Connecting city with country

Connecting city with country

Marc Armstrong, director of government affairs for Ohio's Electric Cooperatives, appears on TV next to a landscape of a farm.

Marc Armstrong, director of government affairs for Ohio’s Electric Cooperatives, makes an appearance on RFD-TV to tout the state’s successful drive for participation in ACRE Co-Op Owners for Political Action.

Electric cooperatives have a long history of providing service where there was an unfilled need. It’s a story that especially resonates with Patrick Gottsch.

In the late 1990s, Gottsch, then a sales executive for a successful livestock auction, looked at cable television lineups around the country and noticed something missing: there was no rural-focused programming anywhere on the dial.

He dedicated himself to filling that void, and by late 2000, had successfully launched Rural Free Delivery Television (RFD-TV) on DISH Network. “At first, when we didn’t have any money, all of our promotion was by word of mouth,” Gottsch says. “People would tell their friends about this dumb old rural network they had seen, and it resonated with them. Most of our audience, since they were rural, were electric co-op members, and the co-ops took notice.”

Soon, RFD-TV had an agreement with DirecTV, which had been founded with investments from the National Rural Telecommunications Council (NRTC) — mostly to provide television satellite programming to rural areas. NRTC had itself been founded by electric co-ops, the NRECA, and the National Rural Utilities Cooperative Finance Corporation (CFC). The network soon was being broadcast by nearly all cable providers, and today, RFD-TV is available in more than 52 million homes.

“One of our major goals is to connect city with country,” Gottsch says. “A lot of people who live in urban areas grew up in rural areas. They still vacation in rural areas. But there’s a wall being built between country and city, and so we need to do a better job communicating rural issues with people in the cities.”

The increasing viewership numbers have allowed RFD-TV to provide programming that does just that. What started out as a channel that was known for reruns of rural-focused shows such as Bonanza and The Lone Ranger now provides six hours of live rural-focused news each weekday — including from news bureaus in Chicago and Washington, D.C. — as well as other original or exclusive shows.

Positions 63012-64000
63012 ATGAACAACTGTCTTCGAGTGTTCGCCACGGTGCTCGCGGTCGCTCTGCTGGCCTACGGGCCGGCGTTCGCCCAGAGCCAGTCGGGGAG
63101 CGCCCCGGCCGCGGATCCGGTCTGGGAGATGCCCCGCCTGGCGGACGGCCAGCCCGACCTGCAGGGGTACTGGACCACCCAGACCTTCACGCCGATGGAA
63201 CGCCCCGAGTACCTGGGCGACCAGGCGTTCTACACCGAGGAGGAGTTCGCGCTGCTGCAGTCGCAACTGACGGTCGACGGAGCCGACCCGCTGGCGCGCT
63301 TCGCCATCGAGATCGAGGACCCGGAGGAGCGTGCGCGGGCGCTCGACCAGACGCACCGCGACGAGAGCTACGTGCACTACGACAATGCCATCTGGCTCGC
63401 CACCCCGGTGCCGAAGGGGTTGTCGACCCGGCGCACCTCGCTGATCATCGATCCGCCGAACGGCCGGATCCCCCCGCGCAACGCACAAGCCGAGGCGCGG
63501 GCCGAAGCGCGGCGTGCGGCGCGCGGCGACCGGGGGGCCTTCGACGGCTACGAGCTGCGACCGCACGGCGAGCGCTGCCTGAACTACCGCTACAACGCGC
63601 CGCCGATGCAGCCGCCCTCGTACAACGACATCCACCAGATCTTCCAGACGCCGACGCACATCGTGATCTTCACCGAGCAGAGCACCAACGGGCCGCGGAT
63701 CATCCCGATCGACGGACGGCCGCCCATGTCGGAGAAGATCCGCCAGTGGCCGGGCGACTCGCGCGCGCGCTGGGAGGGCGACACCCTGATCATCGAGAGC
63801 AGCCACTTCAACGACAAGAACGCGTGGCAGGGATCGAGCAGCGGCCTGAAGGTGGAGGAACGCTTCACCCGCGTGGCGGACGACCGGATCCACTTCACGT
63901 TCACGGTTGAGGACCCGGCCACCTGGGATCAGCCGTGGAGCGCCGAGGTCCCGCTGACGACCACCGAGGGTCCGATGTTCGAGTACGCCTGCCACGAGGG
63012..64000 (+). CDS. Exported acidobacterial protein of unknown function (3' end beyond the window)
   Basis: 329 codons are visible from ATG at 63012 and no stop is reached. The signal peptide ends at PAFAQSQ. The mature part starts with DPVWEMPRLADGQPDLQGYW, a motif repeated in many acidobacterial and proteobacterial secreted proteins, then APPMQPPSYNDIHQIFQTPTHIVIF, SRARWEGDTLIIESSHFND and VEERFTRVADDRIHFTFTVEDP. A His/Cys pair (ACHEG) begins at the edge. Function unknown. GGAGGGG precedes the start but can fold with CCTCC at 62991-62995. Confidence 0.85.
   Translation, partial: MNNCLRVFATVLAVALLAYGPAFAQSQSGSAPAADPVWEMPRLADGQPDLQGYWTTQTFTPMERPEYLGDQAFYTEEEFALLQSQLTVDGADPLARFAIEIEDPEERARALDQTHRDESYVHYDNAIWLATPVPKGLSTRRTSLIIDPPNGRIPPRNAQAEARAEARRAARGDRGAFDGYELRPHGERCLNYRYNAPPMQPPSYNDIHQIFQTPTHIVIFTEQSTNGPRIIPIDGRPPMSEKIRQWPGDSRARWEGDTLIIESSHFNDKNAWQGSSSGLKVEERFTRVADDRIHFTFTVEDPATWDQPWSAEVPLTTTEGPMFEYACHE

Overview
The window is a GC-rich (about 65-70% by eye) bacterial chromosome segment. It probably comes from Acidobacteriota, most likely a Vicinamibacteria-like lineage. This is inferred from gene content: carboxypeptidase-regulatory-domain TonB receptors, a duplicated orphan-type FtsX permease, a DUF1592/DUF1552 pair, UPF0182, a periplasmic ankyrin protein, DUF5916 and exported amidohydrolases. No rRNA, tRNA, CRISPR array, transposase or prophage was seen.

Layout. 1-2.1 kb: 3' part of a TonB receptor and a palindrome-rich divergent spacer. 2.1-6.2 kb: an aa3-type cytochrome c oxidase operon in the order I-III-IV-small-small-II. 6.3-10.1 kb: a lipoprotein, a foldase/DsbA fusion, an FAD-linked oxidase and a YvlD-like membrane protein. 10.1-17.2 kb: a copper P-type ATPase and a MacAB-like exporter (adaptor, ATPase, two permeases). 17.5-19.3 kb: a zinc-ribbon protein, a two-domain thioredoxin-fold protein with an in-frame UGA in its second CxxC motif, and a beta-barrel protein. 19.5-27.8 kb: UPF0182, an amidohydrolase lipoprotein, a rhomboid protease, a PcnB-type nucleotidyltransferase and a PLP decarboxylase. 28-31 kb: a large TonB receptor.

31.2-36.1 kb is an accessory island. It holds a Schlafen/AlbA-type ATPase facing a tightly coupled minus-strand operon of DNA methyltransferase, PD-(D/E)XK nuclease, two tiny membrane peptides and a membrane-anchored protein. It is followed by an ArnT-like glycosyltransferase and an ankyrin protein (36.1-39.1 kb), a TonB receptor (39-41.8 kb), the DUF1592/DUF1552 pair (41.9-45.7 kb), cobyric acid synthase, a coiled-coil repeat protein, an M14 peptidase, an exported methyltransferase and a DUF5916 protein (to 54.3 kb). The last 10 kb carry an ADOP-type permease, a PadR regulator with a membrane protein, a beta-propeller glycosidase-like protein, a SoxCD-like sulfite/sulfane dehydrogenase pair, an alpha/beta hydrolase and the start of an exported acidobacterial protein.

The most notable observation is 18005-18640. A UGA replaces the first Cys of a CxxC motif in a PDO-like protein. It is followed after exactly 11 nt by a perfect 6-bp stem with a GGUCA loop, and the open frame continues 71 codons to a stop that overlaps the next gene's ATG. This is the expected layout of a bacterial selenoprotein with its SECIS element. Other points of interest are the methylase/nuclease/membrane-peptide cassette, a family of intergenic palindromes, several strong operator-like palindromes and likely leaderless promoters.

“RFD-TV is an obvious and effective place for us to go to get our messages out when we have something we need to say to a wider rural audience beyond our own co-op or even beyond our own state line,” says Patrick Higgins, director of communications at Ohio’s Electric Cooperatives. “Electric cooperative members around the country know that news presented on Market Day Report, for example, will be relevant to them.”

Ron Salyer, CEO of Pioneer Electric Cooperative in Piqua, was interviewed on Market Day to talk about ways electric cooperatives help members save money on their electric bills. Phil Caskey, CEO of Mount Gilead-based Consolidated Cooperative, has talked about efforts of cooperatives nationwide to bring broadband to rural areas. John Metcalf, CEO of Mid-Ohio Energy Cooperative in Kenton, talked about programs that get funding from co-op members’ donations through Operation Round Up.

Officials from Ohio’s Electric Cooperatives, the statewide organization that provides services to the Ohio co-ops, are also in demand: President and CEO Pat O’Loughlin, Vice President Doug Miller, and Government Affairs Director Marc Armstrong all have made multiple appearances on RFD-TV in recent months — including updates from the Legislative Conference in Washington.

“I still read every email and letter that comes in to this company,” Gottsch says. “In fact, we first added news shows because people wrote to say they were disillusioned by both local and national news, which did not cover rural areas unless there was some sort of disaster going on. So we invested heavily in that programming, and now people in rural areas turn to us first. Even people in urban areas are making sure they see what we talk about. We’re chipping away at that wall.”